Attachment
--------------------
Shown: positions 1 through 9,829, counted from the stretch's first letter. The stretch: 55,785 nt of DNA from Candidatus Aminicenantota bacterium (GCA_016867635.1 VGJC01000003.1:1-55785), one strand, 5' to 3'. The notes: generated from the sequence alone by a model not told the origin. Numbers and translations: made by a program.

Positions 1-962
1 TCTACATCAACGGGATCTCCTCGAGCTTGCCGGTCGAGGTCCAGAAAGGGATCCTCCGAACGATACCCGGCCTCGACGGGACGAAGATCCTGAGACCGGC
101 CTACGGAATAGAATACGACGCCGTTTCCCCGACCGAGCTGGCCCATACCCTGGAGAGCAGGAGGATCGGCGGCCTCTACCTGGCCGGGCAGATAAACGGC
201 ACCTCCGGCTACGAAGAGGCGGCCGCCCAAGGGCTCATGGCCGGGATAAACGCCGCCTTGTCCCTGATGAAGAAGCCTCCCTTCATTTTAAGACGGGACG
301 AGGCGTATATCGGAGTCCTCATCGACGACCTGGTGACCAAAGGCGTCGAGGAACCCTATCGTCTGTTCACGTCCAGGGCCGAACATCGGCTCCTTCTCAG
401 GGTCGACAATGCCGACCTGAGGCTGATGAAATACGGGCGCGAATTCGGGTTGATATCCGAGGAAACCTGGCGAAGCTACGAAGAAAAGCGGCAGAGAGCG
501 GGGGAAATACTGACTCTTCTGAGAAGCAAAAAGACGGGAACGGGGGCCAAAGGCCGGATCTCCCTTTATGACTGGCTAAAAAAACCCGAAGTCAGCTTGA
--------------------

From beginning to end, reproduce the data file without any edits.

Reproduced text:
Shown: positions 1 through 9,829, counted from the stretch's first letter. The stretch: 55,785 nt of DNA from Candidatus Aminicenantota bacterium (GCA_016867635.1 VGJC01000003.1:1-55785), one strand, 5' to 3'. The notes: generated from the sequence alone by a model not told the origin. Numbers and translations: made by a program.

Positions 1-962
1 TCTACATCAACGGGATCTCCTCGAGCTTGCCGGTCGAGGTCCAGAAAGGGATCCTCCGAACGATACCCGGCCTCGACGGGACGAAGATCCTGAGACCGGC
101 CTACGGAATAGAATACGACGCCGTTTCCCCGACCGAGCTGGCCCATACCCTGGAGAGCAGGAGGATCGGCGGCCTCTACCTGGCCGGGCAGATAAACGGC
201 ACCTCCGGCTACGAAGAGGCGGCCGCCCAAGGGCTCATGGCCGGGATAAACGCCGCCTTGTCCCTGATGAAGAAGCCTCCCTTCATTTTAAGACGGGACG
301 AGGCGTATATCGGAGTCCTCATCGACGACCTGGTGACCAAAGGCGTCGAGGAACCCTATCGTCTGTTCACGTCCAGGGCCGAACATCGGCTCCTTCTCAG
401 GGTCGACAATGCCGACCTGAGGCTGATGAAATACGGGCGCGAATTCGGGTTGATATCCGAGGAAACCTGGCGAAGCTACGAAGAAAAGCGGCAGAGAGCG
501 GGGGAAATACTGACTCTTCTGAGAAGCAAAAAGACGGGAACGGGGGCCAAAGGCCGGATCTCCCTTTATGACTGGCTAAAAAAACCCGAAGTCAGCTTGA